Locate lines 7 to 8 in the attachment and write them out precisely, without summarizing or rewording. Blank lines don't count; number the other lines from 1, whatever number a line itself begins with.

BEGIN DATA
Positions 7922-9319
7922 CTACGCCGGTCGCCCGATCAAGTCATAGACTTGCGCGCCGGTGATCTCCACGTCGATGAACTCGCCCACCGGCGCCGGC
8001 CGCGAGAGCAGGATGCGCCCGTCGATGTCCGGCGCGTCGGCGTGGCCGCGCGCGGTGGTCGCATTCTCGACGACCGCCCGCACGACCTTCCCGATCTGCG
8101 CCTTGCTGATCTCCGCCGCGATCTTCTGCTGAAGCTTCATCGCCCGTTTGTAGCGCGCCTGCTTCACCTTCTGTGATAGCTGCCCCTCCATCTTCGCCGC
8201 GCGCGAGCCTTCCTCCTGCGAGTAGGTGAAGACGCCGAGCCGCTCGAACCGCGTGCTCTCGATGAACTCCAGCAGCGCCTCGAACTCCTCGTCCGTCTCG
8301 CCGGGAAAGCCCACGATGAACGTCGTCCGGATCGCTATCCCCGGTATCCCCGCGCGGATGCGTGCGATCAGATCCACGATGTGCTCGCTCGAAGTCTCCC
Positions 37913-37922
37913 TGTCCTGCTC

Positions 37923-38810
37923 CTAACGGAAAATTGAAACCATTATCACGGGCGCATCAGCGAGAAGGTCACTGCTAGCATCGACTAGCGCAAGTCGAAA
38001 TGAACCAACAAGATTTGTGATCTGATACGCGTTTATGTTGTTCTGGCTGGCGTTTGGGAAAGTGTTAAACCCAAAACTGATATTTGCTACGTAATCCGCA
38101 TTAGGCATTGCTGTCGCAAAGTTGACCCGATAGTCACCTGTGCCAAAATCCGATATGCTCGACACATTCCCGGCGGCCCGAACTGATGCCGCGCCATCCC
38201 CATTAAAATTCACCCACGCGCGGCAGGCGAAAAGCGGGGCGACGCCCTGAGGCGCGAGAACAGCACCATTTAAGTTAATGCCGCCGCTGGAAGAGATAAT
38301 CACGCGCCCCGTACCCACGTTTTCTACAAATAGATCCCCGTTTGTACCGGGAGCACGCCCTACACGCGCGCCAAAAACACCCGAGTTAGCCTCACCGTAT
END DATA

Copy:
Positions 37913-37922
37913 TGTCCTGCTC